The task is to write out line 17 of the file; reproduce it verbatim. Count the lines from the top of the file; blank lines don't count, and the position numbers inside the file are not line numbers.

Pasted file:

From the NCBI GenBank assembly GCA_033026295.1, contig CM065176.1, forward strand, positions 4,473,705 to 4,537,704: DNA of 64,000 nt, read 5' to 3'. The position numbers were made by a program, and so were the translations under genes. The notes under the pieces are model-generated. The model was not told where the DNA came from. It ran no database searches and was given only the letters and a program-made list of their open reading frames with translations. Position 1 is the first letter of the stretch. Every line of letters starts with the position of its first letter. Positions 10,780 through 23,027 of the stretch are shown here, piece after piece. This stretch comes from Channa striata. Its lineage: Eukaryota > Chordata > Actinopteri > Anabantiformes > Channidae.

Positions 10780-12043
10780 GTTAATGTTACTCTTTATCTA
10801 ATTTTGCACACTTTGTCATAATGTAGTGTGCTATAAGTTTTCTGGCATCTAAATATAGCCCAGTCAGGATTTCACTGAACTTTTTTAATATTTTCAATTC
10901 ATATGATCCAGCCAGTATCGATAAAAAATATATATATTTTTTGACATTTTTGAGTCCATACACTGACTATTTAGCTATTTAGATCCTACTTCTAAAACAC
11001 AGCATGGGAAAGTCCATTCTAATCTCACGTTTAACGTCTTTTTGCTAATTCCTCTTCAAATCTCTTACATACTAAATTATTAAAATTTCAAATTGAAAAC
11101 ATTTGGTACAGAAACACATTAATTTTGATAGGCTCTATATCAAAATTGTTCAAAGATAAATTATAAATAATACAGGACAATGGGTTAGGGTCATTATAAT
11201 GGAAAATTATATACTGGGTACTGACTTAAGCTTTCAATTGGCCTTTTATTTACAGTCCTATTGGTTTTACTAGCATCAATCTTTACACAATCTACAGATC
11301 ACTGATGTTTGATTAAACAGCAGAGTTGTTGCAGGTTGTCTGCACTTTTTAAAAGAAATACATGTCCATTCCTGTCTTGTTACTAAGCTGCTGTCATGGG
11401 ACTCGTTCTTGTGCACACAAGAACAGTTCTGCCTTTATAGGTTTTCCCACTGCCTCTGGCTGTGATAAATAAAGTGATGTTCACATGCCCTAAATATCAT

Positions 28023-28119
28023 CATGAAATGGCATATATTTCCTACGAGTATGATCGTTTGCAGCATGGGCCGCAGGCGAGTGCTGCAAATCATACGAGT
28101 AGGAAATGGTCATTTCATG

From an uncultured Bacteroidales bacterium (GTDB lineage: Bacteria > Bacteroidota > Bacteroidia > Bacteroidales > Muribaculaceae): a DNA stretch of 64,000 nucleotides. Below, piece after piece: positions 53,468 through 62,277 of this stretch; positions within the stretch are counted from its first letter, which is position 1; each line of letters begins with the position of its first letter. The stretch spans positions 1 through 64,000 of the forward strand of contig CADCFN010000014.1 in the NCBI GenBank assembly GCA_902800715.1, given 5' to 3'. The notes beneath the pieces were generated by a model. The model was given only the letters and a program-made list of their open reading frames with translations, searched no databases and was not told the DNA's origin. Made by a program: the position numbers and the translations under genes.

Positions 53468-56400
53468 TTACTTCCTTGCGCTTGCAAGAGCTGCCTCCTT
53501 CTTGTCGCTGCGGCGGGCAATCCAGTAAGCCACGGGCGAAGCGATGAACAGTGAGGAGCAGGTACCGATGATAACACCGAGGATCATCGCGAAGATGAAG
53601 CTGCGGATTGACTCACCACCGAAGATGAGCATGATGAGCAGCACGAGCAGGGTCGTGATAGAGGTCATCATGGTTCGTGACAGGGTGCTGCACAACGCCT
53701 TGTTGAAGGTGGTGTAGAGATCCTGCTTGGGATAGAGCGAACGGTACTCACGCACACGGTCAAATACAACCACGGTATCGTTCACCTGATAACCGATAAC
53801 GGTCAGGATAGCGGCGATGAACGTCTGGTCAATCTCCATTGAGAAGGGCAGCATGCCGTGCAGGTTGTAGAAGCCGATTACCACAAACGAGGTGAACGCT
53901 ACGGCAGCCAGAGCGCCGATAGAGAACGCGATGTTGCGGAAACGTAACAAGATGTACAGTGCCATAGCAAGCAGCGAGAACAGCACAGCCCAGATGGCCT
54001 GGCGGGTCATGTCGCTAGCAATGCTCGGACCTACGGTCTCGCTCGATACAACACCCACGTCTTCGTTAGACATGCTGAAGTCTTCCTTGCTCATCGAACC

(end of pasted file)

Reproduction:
53501 CTTGTCGCTGCGGCGGGCAATCCAGTAAGCCACGGGCGAAGCGATGAACAGTGAGGAGCAGGTACCGATGATAACACCGAGGATCATCGCGAAGATGAAG